Recent legislation benefitting Georgia Health Sciences University could indicate strong backing from the state’s top leader.
Some elected officials representing Augusta agree that the city, especially GHSU, is faring much better under Gov. Nathan Deal than it did under his predecessor in office, Sonny Perdue. Legislation such as the $28 million bond funding in the 2013 fiscal budget, which the governor touted on a visit to GHSU on Tuesday, are signs of new support for the school, they said. “Without a doubt, Gov. Deal sees the state of Georgia as a whole. His predecessor looked only at the city of Perry, and that’s all he cared about,” Augusta’s Mayor Pro Tem Joe Bowles said about initiatives and funding targeting GHSU.
Augusta officials criticized Perdue when the state, with his blessing, opened a satellite-medical campus at the University of Georgia in Athens, a decision many said created a second institution to compete for funding.
“Now we have a governor that doesn’t hold animosity to Augusta,” Bowles said.
A spokesman for Perdue said the former governor did not want to comment for the story, adding that it’s unfair to measure the two Republican governors’ support against one another.
Perdue was also criticized for a shortage of state board appointments representing Augusta. The Board of Regents, which governs higher education, still doesn’t have an Augusta member.
Earlier this month, a Deal staff member was appointed to a position at GHSU. Michael Shaffer, an Augusta native and deputy chief of staff for the governor, will become the vice president of government relations/chief advocacy officer for GHSU in May.
A statement from Deal said Shaffer would help GHSU President Ricardo Azziz work toward the state’s goal of moving GHSU into the top 50 academic health centers in the nation.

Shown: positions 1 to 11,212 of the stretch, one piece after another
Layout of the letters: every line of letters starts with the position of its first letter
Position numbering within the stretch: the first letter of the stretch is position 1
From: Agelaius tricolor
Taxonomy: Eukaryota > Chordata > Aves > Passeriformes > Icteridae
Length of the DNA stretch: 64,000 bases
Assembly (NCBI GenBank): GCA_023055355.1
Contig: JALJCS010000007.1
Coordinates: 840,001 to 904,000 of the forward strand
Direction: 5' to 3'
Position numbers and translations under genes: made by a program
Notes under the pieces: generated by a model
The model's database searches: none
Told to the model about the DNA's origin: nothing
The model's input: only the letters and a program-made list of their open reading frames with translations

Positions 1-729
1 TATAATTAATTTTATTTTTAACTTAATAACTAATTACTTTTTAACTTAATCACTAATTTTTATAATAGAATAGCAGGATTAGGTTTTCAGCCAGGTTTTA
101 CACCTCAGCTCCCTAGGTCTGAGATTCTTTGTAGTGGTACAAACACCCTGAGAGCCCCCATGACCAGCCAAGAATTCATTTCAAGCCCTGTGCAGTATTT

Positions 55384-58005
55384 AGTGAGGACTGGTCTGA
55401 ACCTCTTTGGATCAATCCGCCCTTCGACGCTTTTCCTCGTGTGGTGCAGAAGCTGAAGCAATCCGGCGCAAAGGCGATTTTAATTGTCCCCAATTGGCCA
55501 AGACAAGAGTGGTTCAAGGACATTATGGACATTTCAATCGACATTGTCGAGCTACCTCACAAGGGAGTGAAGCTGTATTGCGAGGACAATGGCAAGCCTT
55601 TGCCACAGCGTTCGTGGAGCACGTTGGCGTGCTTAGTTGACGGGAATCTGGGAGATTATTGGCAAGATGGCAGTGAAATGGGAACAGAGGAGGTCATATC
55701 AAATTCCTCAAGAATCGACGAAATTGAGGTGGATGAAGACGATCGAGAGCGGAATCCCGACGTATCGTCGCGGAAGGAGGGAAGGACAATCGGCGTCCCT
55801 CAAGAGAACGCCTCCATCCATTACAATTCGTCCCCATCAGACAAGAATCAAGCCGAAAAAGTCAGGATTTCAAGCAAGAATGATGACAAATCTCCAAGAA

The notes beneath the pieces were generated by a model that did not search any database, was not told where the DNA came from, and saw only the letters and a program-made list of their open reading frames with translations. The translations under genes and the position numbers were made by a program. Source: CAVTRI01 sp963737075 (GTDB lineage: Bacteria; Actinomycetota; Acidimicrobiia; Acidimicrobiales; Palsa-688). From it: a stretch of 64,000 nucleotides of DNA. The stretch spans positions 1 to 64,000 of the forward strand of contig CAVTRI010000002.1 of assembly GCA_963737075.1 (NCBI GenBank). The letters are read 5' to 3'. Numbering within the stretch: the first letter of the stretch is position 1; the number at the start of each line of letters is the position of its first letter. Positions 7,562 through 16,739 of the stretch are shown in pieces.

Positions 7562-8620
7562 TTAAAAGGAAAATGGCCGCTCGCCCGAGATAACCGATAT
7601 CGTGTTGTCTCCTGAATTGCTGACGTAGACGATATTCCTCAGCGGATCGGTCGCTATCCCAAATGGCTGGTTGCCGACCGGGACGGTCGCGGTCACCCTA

Azziz, pointing to funding for the Medical Education Commons Building, said the institution is receiving increased state support, matched by community support.
“We are being recognized by the state and the state representatives, executive branch for what we are,” Azziz said. “Eventually, we’ll be the state’s fourth, large research university. These are things they are beginning to recognize. We’re telling our story, they’re listening, and I think that’s a positive thing.”
Deal said he’s had a close connection to Augusta since growing up in nearby Washington County. His father received medical treatment in Augusta, and his first son was born at the old military hospital during a tour of duty at Fort Gordon.
“This institution represents a great capital investment for the citizens of our state,” Deal said. “Our goal is to make it one of the top 50 in the nation. It takes some extra effort to be able to achieve that goal. It takes some extra funding.”
Rep. Barbara Sims, R-Augusta, who strongly opposed Perdue’s support of the Athens medical school branch, said Deal is building on existing investment at GHSU. She attributes recent funding and initiatives toward Augusta to the governor, Azziz’s leadership and enhanced community support.
“His commitment was to make MCG the premier and only medical school in Georgia,” Sims said.
Rep. Wayne Howard, D-Augusta, said that the number of visits Deal has made to Augusta show that he intends to build a closer relationship with Augusta than his predecessor.
Since being sworn into office, Deal has visited Augusta 21 times, and three of those visits were to GHSU, said the governor’s spokeswoman Stephanie Mayfield.
Howard likened Deal’s backing of Georgia Health Sciences University to that of former Gov. Roy Barnes, a Democrat who helped bring funding for a cancer research center to Medical College of Georgia, Howard said.
“Barnes saw the value in it,” Howard said. “It fell through the cracks during the Perdue administration, and Gov. Deal has picked it up where it left off eight years ago,” he said.